What You Need to Know About Seborrheic Keratosis

Yes, our skin changes as we age. Glad we got that out of the way! Our skin gets thinner, less resilient, and it starts losing its “plumpness.” Some of us may even have to deal with skin growths called seborrheic keratosis.

Seborrheic keratosis is a benign, non-cancerous growth that typically begins to develop after the age of 40. These lesions are often brown, grayish, or tannish in color. They can also often be scaly or crusty and have a “stuck on” appearance on the skin. The most common places on the body you will find them are on the back, below the breasts, and along the hairline, but they can also be found on the face, scalp, and shoulders. While one can appear on its own, multiple growths are more common. They are not, however, contagious. Your Provider will be able to diagnose seborrheic keratosis by the appearance of the growths and sometimes by touch.

Symptoms and When to See Your Provider

Seborrheic keratosis (SK) is usually asymptomatic but sometimes can be itchy. They should be evaluated if they become symptomatic such as intense itching, pain, or bleeding. These growths are not dangerous, but it is best to get them checked out to ensure it’s not something else. They are sometimes confused with skin cancers such as melanoma and Squamous Cell Carcinoma. If your Provider thinks it might be a skin cancer, they will perform a biopsy to check for it.

What Causes Seborrheic Keratosis?

It is not known what causes these growths. They are most commonly seen in middle-aged and elderly individuals, starting to develop after the age of 40. Genetics does seem to play a role and probably determines the number of seborrheic keratoses a person develops. There is no prevention for developing seborrheic keratosis.


Lesions typically do not need treatment. However, if they start to become irritated or bleed, or you would like them removed for cosmetic reasons, there are different options. Your Provider will decide the best option for your particular growth and discuss the procedure with you and the risks involved with it.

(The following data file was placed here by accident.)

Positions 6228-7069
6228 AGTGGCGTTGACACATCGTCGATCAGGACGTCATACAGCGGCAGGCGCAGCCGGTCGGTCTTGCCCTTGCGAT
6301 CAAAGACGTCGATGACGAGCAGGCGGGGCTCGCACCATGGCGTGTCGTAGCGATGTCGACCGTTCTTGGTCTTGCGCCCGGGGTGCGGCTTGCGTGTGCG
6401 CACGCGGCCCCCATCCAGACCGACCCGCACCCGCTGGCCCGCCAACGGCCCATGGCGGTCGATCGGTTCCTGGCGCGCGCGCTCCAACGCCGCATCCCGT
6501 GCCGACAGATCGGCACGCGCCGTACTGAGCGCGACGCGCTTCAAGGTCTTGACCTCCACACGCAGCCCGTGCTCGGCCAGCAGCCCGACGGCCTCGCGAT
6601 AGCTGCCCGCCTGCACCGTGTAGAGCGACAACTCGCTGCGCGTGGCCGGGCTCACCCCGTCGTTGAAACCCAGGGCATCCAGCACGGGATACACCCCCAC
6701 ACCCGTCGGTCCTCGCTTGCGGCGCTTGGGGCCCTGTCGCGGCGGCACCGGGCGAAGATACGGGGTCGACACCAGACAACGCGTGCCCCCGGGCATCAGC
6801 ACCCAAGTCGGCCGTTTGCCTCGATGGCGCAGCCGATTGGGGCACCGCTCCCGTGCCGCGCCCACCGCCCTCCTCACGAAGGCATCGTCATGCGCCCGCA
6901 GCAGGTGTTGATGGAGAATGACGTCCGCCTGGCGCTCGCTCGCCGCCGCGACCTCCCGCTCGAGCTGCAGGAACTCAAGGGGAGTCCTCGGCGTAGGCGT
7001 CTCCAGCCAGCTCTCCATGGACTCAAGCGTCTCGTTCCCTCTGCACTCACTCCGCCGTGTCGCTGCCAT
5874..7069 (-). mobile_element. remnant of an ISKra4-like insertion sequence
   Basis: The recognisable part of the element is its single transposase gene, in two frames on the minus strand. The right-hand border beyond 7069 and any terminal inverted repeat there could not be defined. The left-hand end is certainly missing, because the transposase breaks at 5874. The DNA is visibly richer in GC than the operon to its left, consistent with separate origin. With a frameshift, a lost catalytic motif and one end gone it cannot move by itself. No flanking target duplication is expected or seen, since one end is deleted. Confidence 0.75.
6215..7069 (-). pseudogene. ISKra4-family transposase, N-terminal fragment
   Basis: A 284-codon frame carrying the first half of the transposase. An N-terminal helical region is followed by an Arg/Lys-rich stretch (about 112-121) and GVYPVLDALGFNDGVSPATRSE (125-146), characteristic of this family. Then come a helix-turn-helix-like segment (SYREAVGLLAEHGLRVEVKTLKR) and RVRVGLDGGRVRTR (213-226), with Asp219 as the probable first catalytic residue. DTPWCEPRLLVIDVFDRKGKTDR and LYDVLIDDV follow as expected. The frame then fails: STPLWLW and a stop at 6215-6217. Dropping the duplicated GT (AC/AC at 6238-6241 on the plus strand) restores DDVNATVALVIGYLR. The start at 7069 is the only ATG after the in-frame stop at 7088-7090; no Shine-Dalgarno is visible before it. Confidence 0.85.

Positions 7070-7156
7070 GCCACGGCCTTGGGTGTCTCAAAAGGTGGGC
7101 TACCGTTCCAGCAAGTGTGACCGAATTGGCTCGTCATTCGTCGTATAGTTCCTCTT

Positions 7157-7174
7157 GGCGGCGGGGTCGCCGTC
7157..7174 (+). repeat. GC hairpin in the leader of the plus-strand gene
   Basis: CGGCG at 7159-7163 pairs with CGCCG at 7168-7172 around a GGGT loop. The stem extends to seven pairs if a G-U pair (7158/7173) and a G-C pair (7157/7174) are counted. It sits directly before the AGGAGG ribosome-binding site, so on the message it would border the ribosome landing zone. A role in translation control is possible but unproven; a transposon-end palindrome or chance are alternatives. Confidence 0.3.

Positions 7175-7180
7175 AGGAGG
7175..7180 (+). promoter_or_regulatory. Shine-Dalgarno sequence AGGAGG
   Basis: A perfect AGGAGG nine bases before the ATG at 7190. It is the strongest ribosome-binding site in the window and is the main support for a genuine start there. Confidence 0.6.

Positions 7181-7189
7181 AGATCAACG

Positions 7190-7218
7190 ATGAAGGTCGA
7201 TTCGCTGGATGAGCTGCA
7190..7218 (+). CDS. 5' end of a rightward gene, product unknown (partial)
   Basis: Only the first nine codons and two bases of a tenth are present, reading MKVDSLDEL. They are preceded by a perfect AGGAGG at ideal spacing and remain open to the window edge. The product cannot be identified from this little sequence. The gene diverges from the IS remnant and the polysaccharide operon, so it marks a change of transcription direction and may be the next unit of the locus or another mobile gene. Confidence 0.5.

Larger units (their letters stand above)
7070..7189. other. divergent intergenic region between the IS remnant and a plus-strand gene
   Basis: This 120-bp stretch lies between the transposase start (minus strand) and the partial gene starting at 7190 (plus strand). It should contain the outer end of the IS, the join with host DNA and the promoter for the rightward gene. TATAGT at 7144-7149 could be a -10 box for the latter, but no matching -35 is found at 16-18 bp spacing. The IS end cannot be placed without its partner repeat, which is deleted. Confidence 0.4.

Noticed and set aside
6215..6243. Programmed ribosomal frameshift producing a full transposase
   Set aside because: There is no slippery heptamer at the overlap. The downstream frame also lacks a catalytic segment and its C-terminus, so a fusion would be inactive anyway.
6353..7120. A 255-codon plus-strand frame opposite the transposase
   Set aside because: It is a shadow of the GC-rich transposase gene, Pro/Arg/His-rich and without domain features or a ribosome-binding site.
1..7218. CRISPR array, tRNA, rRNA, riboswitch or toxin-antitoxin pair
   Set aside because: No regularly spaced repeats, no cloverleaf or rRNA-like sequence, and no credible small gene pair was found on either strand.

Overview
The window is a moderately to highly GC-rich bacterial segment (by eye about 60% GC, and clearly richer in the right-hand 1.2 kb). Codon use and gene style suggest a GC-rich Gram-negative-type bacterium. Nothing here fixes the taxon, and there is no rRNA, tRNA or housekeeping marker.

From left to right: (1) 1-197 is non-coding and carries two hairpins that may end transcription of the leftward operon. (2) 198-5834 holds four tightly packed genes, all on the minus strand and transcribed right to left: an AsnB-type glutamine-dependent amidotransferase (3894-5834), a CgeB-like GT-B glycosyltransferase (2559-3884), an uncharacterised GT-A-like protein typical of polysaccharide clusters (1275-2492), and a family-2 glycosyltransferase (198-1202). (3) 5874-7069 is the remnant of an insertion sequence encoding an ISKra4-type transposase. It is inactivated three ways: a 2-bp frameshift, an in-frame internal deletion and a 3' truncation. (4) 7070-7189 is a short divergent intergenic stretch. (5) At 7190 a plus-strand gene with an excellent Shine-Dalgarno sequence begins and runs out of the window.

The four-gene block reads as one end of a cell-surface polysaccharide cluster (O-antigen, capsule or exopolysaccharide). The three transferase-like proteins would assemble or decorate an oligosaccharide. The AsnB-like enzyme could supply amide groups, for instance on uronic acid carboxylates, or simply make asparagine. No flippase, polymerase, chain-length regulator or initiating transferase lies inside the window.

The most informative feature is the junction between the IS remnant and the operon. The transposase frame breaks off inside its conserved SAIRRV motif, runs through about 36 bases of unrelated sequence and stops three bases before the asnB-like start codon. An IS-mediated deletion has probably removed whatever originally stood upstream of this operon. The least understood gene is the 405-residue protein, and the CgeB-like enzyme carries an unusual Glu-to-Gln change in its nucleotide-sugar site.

• Cryotherapy – Freezing the growth with liquid nitrogen can be an effective way to remove a seborrheic keratosis.
  • Shave Removal – this technique shaves or cuts the growth off using a scalpel. Sometimes it is used in conjunction with cryosurgery or electrosurgery.
  • Electrosurgery with curettage – Using an electrical current to heat and burn off the growth. This may be used in conjunction with curettage on thicker growths.

Cryosurgery will not permanently remove the growths, but other treatments may with some risk of scarring. When planning for these procedures, remember that cosmetic treatments are not covered by insurance.

If you have concerns about a growth and are suspicious of skin cancer, then our Providers at Advanced Dermatology and Skin Surgery can see you and make a diagnosis. They are highly experienced at diagnosing growths. You can schedule a consultation online for any of our four locations. You can also find the address and phone number for each location here.

About Our Provider

Paul Dunn, M.D., FAAD – Dr. Dunn is a Board-Certified Dermatologist specializing in general dermatology and skin cancers. He has a passion for helping patients with complicated skin conditions. One of his favorite things about being a General Dermatologist is the rewarding interactions he has with patients and being able to help them with their skin issues. You can visit him at three of our locations – Spokane North and Spokane Valley, WA, as well as Coeur d’Alene, ID.